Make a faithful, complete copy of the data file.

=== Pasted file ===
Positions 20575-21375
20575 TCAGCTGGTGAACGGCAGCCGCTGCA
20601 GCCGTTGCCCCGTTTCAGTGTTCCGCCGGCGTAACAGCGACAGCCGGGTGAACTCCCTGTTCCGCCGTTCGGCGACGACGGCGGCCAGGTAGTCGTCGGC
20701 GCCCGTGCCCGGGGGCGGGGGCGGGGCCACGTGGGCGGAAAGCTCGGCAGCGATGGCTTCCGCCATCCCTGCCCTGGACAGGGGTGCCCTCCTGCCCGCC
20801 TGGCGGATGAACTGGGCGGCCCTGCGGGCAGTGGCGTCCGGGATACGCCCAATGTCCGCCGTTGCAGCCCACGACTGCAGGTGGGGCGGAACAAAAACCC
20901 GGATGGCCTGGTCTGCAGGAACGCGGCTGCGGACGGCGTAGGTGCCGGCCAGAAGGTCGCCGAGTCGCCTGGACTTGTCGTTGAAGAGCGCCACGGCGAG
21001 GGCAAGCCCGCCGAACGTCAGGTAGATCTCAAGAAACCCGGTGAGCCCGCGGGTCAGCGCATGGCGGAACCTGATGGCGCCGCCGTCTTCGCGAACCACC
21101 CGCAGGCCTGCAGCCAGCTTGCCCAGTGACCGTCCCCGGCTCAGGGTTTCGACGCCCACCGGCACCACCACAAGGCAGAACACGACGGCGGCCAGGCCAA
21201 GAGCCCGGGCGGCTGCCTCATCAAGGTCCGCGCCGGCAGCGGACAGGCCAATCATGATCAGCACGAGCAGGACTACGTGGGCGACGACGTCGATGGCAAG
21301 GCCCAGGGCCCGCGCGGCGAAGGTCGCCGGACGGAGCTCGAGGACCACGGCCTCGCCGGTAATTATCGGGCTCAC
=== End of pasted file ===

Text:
Positions 20575-21375
20575 TCAGCTGGTGAACGGCAGCCGCTGCA
20601 GCCGTTGCCCCGTTTCAGTGTTCCGCCGGCGTAACAGCGACAGCCGGGTGAACTCCCTGTTCCGCCGTTCGGCGACGACGGCGGCCAGGTAGTCGTCGGC
20701 GCCCGTGCCCGGGGGCGGGGGCGGGGCCACGTGGGCGGAAAGCTCGGCAGCGATGGCTTCCGCCATCCCTGCCCTGGACAGGGGTGCCCTCCTGCCCGCC
20801 TGGCGGATGAACTGGGCGGCCCTGCGGGCAGTGGCGTCCGGGATACGCCCAATGTCCGCCGTTGCAGCCCACGACTGCAGGTGGGGCGGAACAAAAACCC
20901 GGATGGCCTGGTCTGCAGGAACGCGGCTGCGGACGGCGTAGGTGCCGGCCAGAAGGTCGCCGAGTCGCCTGGACTTGTCGTTGAAGAGCGCCACGGCGAG
21001 GGCAAGCCCGCCGAACGTCAGGTAGATCTCAAGAAACCCGGTGAGCCCGCGGGTCAGCGCATGGCGGAACCTGATGGCGCCGCCGTCTTCGCGAACCACC
21101 CGCAGGCCTGCAGCCAGCTTGCCCAGTGACCGTCCCCGGCTCAGGGTTTCGACGCCCACCGGCACCACCACAAGGCAGAACACGACGGCGGCCAGGCCAA
21201 GAGCCCGGGCGGCTGCCTCATCAAGGTCCGCGCCGGCAGCGGACAGGCCAATCATGATCAGCACGAGCAGGACTACGTGGGCGACGACGTCGATGGCAAG
21301 GCCCAGGGCCCGCGCGGCGAAGGTCGCCGGACGGAGCTCGAGGACCACGGCCTCGCCGGTAATTATCGGGCTCAC